Books

07.26.18

Imperial Twilight

Stephen Platt
Alfred A. Knopf: As China reclaims its position as a world power, Imperial Twilight looks back to tell the story of the country’s last age of ascendance and how it came to an end in the 19th-century Opium War.When Britain launched its first war on China in 1839, pushed into hostilities by profiteering drug merchants and free-trade interests, it sealed the fate of what had long been seen as the most prosperous and powerful empire in Asia, if not the world. But internal problems of corruption, popular unrest, and dwindling finances had weakened China far more than was commonly understood, and the war would help set in motion the eventual fall of the Qing dynasty—which, in turn, would lead to the rise of nationalism and communism in the 20th century. As one of the most potent turning points in the country’s modern history, the Opium War has since come to stand for everything that today’s China seeks to put behind it.In this dramatic, epic story, award-winning historian Stephen Platt sheds new light on the early attempts by Western traders and missionaries to “open” China—traveling mostly in secret beyond Canton, the single port where they were allowed—even as China’s imperial rulers were struggling to manage their country’s decline and Confucian scholars grappled with how to use foreign trade to China’s advantage. The book paints an enduring portrait of an immensely profitable and mostly peaceful meeting of civilizations at Canton over the long term that was destined to be shattered by one of the most shockingly unjust wars in the annals of imperial history. Brimming with a fascinating cast of British, Chinese, and American individuals, this riveting narrative of relations between China and the West has important implications for today’s uncertain and ever-changing political climate.{chop}

How Britain Went to War With China Over Opium

Austin Ramzy
New York Times
In 1840, Britain went to war with China over questions of trade, diplomacy, national dignity and, most importantly, drug trafficking. While British officials tried to play down the illicit origins of the conflict, opponents gave it a name that made...

The Rise of Populism and Implications for China

Paul Haenle & Thomas Carothers from Carnegie-Tsinghua Center for Global Policy
The rise of populism in Europe and the United States has had a pronounced impact on domestic politics and foreign policy, as seen in Brexit and the election of Donald Trump. In China, leaders are unsettled by the nationalist and anti-globalization...

Viewpoint

01.31.18

The U.K. Needs to Rethink Its Engagement with China

Paul Irwin Crookes & Kyle Jaros
As British Prime Minister Theresa May arrives in Beijing today, where is the U.K.’s relationship with China heading? Despite a complex history, U.K.-China relations have remained a relative bright spot in China’s engagement with the West in recent...

Features

01.26.18

A Most Immoral Woman: George E. Morrison's Life in Turn-of-the-Century China

Linda Jaivin
My historical novel “A Most Immoral Woman” tells the story of Morrison’s passionate and unconventional affair with Mae Perkins, an independent and wealthy young American libertine, in 1904. It’s a tale that roams the landscape of a dynasty in...

China Rebuffs Criticism of Decision to Bar British Activist from Hong Kong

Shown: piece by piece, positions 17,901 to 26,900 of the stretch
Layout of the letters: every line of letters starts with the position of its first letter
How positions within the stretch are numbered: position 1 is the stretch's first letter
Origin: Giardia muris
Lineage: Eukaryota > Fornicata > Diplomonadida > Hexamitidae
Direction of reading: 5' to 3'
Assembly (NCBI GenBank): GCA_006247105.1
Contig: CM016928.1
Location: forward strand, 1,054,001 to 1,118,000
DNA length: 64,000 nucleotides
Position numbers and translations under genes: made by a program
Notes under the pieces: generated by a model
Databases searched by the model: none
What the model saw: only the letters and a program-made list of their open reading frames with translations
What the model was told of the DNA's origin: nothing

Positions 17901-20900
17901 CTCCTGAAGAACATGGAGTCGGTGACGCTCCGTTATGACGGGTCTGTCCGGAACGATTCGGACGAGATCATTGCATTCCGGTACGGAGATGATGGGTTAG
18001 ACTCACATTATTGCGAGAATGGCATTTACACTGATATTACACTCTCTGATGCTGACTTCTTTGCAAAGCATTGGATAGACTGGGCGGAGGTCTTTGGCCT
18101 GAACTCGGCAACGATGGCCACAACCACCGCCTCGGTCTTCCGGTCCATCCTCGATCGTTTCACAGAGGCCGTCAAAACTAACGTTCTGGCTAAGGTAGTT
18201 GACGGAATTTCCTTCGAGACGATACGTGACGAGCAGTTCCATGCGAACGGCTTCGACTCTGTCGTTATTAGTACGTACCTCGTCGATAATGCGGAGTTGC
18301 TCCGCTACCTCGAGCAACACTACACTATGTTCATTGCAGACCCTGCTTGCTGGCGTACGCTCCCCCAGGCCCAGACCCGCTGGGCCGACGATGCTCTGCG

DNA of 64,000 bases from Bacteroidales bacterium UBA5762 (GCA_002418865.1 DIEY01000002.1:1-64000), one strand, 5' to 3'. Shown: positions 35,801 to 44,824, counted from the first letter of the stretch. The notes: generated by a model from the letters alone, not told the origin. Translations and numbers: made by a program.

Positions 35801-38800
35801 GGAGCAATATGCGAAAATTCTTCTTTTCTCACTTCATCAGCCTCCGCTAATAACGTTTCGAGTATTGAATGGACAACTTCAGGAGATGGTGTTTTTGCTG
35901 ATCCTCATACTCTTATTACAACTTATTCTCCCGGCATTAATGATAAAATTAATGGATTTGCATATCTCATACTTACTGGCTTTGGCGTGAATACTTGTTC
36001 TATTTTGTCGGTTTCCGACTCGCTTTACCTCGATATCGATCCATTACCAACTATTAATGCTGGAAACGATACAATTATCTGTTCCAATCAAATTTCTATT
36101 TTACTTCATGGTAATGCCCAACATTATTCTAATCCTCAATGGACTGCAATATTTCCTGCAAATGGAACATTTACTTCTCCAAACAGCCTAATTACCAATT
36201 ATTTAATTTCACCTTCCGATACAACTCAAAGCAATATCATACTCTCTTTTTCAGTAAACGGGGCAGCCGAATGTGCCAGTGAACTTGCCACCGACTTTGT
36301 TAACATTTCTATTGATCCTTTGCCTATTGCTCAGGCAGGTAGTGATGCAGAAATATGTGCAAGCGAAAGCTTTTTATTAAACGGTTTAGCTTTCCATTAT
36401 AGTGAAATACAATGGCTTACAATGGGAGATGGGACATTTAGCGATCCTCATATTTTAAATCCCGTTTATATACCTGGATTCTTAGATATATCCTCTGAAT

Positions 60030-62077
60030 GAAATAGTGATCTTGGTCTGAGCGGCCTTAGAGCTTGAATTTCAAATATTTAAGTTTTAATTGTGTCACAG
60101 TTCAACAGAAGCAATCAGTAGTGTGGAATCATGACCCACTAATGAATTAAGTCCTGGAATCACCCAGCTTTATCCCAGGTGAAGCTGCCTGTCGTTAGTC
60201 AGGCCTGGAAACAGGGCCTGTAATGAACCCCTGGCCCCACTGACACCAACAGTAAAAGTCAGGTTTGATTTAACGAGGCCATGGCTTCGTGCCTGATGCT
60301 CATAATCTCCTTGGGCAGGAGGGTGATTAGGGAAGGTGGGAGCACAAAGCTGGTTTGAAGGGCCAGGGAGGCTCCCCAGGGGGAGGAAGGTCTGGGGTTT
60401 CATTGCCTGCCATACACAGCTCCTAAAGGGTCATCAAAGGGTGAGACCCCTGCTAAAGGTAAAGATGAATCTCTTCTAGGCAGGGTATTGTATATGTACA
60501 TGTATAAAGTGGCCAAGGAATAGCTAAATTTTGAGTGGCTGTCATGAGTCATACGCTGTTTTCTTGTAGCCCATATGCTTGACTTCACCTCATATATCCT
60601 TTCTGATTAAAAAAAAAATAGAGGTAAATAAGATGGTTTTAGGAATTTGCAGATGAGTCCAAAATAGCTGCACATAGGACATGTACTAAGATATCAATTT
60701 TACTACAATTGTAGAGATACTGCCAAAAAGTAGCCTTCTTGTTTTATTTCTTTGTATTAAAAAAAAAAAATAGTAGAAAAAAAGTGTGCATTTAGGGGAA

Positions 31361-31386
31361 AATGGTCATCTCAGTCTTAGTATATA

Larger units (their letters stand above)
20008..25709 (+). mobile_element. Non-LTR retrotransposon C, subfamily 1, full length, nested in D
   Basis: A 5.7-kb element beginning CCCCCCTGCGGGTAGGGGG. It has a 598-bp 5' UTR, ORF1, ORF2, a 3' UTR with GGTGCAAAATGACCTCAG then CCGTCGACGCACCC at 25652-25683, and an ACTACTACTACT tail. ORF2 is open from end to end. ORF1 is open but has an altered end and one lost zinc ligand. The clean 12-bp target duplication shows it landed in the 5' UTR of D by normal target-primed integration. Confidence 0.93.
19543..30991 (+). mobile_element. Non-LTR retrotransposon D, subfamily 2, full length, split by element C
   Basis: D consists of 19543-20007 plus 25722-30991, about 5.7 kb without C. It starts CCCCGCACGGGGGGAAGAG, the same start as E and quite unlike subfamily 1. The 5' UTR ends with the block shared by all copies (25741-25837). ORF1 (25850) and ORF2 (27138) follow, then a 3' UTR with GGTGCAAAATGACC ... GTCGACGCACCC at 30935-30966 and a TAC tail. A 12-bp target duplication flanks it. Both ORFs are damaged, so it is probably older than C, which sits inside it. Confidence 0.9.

Benjamin Haas and Tom Phillips
Guardian
China has rebuffed criticism of its decision to bar a prominent British activist from Hong Kong, declaring itself unshakably opposed to foreign interference in the former colony’s affairs.

Cambridge University Press Faces Backlash after Bowing to China Censorship Pressure

Washington Post
Cambridge University Press announced Friday it had removed 300 articles and book reviews from a version of the “China Quarterly” website available in China at the request of the government.

China Invites Britain to Attend New Silk Road Summit: Sources

Ben Blanchard and Elizabeth Piper
Reuters
China has invited British Prime Minister Theresa May to attend a major summit in May on its “One Belt, One Road” initiative to build a new Silk Road, diplomatic sources told Reuters

A Plea to Britain: Don’t Forget Tibet in Your Dealings With China

Lobsang Sangay
Guardian
Britain has a fine history of upholding the democratic values of Tibet. It must do once again as it negotiates business and trade ties with Beijing

Viewpoint

05.25.16

Hong Kong’s International Law Problem

Alvin Y.H. Cheung
In the years leading up to Hong Kong’s return to Chinese sovereignty in 1997, Beijing was keen to reassure the world that nothing significant would change in the territory. Business elites and local politicians alike busied themselves with...

Watch: Queen Elizabeth II Shocked by 'Very Rude' Chinese Officials Ahead of State Visit

Simon Denyer
Washington Post
The queen was filmed talking to Metropolitan Police Commander Lucy D’Orsi at her first garden party of the year.

Conversation

10.20.15

Britain: ‘China’s Best Partner in the West’?

Isabel Hilton, Sebastian Heilmann & more
This week, Xi Jinping is in Great Britain for a state visit, his first since assuming leadership of China nearly three years ago. Britain’s government under David Cameron has signaled—increasingly loudly in recent months—that it hopes to usher in a...

Everyone Wants To Decouple From China – Except Osborne

Heather Stewart
Guardian
UK Chancellor George Osborne urged Chinese firms to help build Britain’s “northern powerhouse” during his five-day long grand tour of China.

Chinese State Media Blasts ‘Stereotypical’ and ‘Prejudiced’ BBC Documentary

Ryan Kilpatrick
Hong Kong Economic Journal
China’s state media Xinhua has lashed out at a recent documentary series by the British Broadcasting Corporation.

GSK’s Viiv Arm Agrees China Tie-up to Produce HIV Drugs

Andrew Ward
Financial Times
GlaxoSmithKline signs a deal to manufacture cut-price HIV drugs in China as the UK group rebuilds its presence after a corruption scandal.